Each offseason, MiLB.com goes position by position across each system and honors the players -- regardless of age or prospect status -- who had the best seasons in their organization. Click here to locate your favorite club.
The Giants were supposed to be in the middle of a rebuild in 2021, but the club played like it never got that memo. Arguably the biggest surprise of the regular season, San Francisco posted 107 wins. The final victory came on the last day of the season and clinched the NL West over the heavily favored Dodgers.
And it looks like they’re not going away any time soon. The organization is built for sustained success. Even after losing seven players in the Minor League Phase of the Rule 5 Draft – the most by any club – the Giants system is still stacked. Especially at the lower levels, where two titles were won last season. High-A Eugene cruised to a 3-1 series win over Spokane in the High-A West Finals, while Low-A San Jose followed a 76-win regular season by sweeping division winner Fresno, 3-0, for the Low-A West crown. All in all, the Giants system posted a 368-325 record (.531) across eight affiliated Minor League clubs.
San Francisco currently sports five Top-100 prospects – tied for the most with seven other organizations. They include sweet-swinging Marco Luciano (No. 5), backstop Joey Bart (No. 16), outfielder Luis Matos (No. 77), Heliot Ramos (No. 80) and southpaw Kyle Harrison (No. 99). Three of these players have been named organization all-stars.
Giants Organization All-Stars
Catcher – Brett Auerbach, San Jose (34 games), Eugene (53 games): A true jack of all trades, Auerbach had his versatility on full display during his first professional season. He played six defensive positions – taking the field everywhere except the mound, first and short. The club’s 30th-ranked prospect was behind the dish for 26 games and posted a .989 fielding percentage between Low-A and High-A, but it was his bat that really opened eyes. Following two seasons in junior college and two at Alabama, Auerbach went undrafted before being signed by San Francisco. The canceled Minor League season in 2020 delayed his pro debut, but the 23-year-old made up for lost time by starting the season hitting .342 with two homers, two triples, 11 doubles, a .970 OPS and 12 stolen bases in 34 games for San Jose. The power surged to a higher voltage with Eugene as the right-handed swinger – who belted seven total homers in college – launched 15 more for the Emeralds in 53 games.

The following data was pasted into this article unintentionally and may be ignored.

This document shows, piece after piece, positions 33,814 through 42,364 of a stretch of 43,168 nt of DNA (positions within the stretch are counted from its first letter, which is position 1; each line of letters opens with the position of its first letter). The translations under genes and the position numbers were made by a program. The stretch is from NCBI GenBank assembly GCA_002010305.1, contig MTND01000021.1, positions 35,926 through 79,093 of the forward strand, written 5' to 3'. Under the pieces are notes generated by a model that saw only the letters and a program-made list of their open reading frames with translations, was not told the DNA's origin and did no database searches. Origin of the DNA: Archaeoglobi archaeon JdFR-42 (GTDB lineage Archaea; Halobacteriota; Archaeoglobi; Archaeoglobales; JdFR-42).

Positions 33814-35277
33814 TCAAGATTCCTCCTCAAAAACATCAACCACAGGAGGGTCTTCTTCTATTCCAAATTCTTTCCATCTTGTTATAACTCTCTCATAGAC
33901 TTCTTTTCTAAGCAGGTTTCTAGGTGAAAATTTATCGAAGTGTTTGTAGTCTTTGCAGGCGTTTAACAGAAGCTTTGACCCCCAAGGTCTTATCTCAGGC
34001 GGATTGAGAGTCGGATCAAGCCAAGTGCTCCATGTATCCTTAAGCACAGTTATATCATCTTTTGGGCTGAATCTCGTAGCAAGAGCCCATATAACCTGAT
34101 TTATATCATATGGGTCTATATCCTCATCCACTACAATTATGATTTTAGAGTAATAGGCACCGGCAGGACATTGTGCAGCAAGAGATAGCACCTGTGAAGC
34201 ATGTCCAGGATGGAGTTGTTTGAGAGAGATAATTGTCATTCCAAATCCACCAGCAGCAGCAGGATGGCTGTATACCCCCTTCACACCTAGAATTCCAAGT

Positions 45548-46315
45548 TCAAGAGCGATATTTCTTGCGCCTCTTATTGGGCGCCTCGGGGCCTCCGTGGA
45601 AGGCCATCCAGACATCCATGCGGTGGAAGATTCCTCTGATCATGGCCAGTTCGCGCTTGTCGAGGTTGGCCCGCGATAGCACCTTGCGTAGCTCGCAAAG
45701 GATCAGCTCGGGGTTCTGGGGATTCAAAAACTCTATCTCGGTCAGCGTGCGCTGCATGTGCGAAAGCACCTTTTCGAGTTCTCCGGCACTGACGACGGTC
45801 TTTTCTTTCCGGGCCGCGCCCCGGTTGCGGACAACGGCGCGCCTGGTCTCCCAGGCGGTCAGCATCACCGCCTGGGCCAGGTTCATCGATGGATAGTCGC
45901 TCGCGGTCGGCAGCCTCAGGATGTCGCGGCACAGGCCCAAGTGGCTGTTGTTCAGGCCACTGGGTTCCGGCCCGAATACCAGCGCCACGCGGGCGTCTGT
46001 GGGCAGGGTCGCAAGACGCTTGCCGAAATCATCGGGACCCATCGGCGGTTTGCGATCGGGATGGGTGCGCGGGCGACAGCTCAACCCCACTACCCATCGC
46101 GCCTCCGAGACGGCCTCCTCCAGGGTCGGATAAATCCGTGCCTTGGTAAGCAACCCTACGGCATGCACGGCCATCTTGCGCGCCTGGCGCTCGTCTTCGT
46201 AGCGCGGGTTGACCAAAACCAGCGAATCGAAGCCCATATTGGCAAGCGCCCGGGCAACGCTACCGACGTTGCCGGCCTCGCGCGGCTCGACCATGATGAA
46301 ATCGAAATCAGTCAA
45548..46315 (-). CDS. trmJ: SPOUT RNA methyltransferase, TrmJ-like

"He's the type of guy you want on your team. Good clubhouse kid, hard worker, determined. He just goes out and does the job," Emeralds skipper Dennis Pelfrey said. "He just continues to work. It's like he doesn’t want days off. He doesn't want to come out of the lineup. He just wants to win, and he's gonna find a way to win a ballgame for the club. Whatever it takes. He's gonna go unnoticed at times because of the smaller stature (5-foot-9, 185 pounds), but he plays a really big game and he has virtually every tool."
First baseman – Jason Krizan, Sacramento (110 games): The veteran was signed to a Minor League deal by the Giants in December 2021 for organizational depth and made the most of his time with Triple-A Sacramento. Krizan posted a career-high.316 average while setting professional bests in RBIs (73), home runs (16), total bases (212) and slugging (.492). The 32-year-old also tied his career high with 136 total hits.
Second baseman – Tyler Fitzgerald, Eugene (103 games): After playing through three levels of the Giants system in 2019, the 24-year-old picked up where he left off at High-A this season. Fitzgerald found the power dial with the Emeralds. After connecting on a single long ball during his rookie campaign, the righty swinger mashed 19 taters for Eugene. Fitzgerald proved to be a tough out all year, posting a .262/.342/.495 slash line with 38 walks and 12 stolen bases. In 46 games at second, the Louisville product posted a perfect 1.000 fielding percentage over 174 total chances.
"One of my favorite players," Pelfrey said. "He was with us all year, and I felt like he was the best player in High-A West with how consistent he was all season -- other than the first month. He had MVP numbers, just shot off the page from an offensive standpoint. Working with the hitting coach (Cory Elasik) they figured some things out together. ... And just the quality of the player is impeccable. Exceptional character and the way he goes about his business and works is top-notch. He can play all around the diamond at a high level. I think he's just going to continue to blossom and have a nice career in the big leagues."